Informed consent

It is your right as parents or guardians to consent for your baby to be screened. Ask your lead maternity carer (LMC) for information to help you to make a decision. When your baby has screening, you also need to decide whether the leftover blood spots are stored or returned to you after screening.

New Zealand has a legal framework which sets out your rights regarding giving informed consent. The framework flows from the Health and Disability Commissioner Act 1994 (the Act), and the Code of Health and Disability Services Consumers' Rights 1996 (the Code).

Code of Health and Disability Services Consumers’ Rights

The Code includes three rights that together form the elements of informed consent. The three rights are:

  • the right to effective communication (Right 5);
  • the right to be fully informed (Right 6); and
  • the right to make an informed choice and give informed consent (Right 7). Consumers (and in this case, their parents/guardians) must be fully informed (Right 6) and give informed consent (Right 7) before they receive this service.

See the Health and Disability Commissioner website for more information:http://www.hdc.org.nz/the-act--code/the-code-of-rights

The Act outlines the process for submitting and resolving complaints about health and disability services.

Please note: The Code gives rights on consumers who receive health services. In the case of newborn metabolic screening, the consumer is the baby. However, as a baby is not competent to consent, consent to blood tests and storage must be given by the parents or other persons entitled to consent on behalf of the baby. Later, when the consumer (baby) becomes competent to consent, he or she will be entitled to exercise his or her rights directly.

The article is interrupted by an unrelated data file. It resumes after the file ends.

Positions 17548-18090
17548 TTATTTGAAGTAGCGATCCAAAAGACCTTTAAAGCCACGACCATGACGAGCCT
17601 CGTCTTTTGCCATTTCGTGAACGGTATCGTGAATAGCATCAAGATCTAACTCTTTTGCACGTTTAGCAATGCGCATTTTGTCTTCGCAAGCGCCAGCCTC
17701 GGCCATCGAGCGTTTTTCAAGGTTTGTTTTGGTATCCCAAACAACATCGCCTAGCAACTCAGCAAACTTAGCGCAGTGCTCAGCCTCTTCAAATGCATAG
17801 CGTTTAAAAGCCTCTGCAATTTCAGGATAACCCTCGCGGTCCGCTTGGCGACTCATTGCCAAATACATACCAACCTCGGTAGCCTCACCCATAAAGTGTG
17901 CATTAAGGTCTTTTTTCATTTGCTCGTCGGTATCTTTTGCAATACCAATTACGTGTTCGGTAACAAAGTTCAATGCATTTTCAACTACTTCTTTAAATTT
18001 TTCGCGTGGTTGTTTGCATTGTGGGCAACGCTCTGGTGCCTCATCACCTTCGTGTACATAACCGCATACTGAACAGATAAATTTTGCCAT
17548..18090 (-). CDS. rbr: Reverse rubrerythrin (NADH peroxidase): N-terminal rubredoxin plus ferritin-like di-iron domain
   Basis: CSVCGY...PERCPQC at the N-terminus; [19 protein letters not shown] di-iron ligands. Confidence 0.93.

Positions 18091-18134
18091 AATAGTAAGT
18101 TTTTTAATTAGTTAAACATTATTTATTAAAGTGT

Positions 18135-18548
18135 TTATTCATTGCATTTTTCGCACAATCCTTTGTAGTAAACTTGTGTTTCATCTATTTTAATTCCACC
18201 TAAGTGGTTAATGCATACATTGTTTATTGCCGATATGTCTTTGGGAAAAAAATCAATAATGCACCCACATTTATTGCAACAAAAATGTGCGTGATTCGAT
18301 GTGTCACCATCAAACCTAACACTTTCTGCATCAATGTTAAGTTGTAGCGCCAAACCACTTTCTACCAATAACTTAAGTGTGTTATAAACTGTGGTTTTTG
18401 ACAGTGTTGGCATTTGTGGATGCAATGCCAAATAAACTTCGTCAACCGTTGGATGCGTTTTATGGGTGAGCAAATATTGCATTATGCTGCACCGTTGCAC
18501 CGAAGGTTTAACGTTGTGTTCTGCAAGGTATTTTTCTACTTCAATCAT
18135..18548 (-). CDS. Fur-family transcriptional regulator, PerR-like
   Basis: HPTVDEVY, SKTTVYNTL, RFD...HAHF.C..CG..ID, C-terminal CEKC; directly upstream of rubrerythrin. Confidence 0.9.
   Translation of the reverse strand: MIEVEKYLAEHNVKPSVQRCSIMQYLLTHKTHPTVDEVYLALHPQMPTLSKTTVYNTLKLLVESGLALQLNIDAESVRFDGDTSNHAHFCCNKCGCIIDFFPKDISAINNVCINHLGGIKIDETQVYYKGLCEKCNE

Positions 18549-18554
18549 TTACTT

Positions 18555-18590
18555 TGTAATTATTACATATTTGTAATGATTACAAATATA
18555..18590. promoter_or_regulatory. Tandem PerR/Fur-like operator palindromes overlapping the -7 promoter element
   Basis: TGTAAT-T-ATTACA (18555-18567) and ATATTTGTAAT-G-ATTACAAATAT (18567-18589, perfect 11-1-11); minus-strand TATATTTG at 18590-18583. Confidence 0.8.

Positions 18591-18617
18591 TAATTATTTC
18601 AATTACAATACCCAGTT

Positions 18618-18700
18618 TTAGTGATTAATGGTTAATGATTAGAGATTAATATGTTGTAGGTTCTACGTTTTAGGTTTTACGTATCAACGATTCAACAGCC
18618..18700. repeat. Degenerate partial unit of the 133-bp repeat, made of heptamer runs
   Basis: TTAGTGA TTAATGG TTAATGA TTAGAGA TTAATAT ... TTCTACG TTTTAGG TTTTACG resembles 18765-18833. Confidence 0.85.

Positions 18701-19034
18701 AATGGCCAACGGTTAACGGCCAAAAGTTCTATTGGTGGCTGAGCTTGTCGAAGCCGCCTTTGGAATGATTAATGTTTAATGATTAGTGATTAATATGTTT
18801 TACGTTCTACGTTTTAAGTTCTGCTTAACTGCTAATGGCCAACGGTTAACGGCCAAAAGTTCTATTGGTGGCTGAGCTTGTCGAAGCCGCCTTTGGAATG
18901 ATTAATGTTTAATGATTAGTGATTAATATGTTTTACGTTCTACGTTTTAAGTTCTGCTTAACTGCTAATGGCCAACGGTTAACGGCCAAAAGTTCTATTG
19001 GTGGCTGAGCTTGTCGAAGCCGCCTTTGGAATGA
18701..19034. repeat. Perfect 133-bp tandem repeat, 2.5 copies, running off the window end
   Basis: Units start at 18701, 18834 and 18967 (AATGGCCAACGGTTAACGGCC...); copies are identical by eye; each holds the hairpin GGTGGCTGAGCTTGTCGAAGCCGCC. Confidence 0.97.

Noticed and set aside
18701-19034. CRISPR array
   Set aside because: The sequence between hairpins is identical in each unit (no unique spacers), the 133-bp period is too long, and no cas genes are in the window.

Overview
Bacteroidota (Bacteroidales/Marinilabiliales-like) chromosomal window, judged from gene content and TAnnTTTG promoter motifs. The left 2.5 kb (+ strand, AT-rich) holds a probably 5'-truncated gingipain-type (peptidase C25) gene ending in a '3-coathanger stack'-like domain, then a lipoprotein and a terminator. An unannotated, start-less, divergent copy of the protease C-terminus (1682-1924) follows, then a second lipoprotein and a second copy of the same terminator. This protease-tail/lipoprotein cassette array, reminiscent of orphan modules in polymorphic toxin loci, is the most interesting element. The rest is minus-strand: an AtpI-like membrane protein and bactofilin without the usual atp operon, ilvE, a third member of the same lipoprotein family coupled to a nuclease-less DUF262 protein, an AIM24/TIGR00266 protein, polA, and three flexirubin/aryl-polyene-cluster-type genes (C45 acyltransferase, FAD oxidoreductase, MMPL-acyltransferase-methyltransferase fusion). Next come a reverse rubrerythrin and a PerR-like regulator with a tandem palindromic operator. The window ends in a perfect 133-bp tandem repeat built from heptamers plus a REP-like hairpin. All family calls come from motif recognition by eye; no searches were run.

The Health and Disability Commissioner released a Report on Opinion in response to a claim relating to newborn metabolic screening

The Privacy Act and the Health Information Privacy Code

The Privacy Act 1993 and the Health Information Privacy Code (HIPC) 1994 cover the blood spot cards.

Further information on these Acts can be viewed at:
http://www.privacy.org.nz/
http://www.legislation.govt.nz

In 2003, the former Privacy Commissioner Bruce Slane issued a report following his inquiry into the collection, retention, use and release of newborn metabolic screening test samples. The report identified areas of concern and recommendations for the programme

What other safeguards are in place for the programme?

The laboratory which performs the screening for the programme must be International Accreditation New Zealand (IANZ) accredited against the international standard ISO 15189. This is the highest accreditation programme available. Accreditation by IANZ ensures the laboratory that carries out these tests is technically competent, has appropriate processes and is using up-to-date technology. More information is available from the IANZ website: www.ianz.govt.nz

Samples are stored securely in a locked area

Blood spot cards are stored securely and confidentially by the laboratory.

DNA and stored data

As part of metabolic screening, about 1 percent of samples are currently tested for a change in DNA (mutation) associated with cystic fibrosis. No other DNA testing is done on samples unless authorised by the parents/guardians/individual or through legal avenues (eg a court order).

Page last updated: 01 December 2014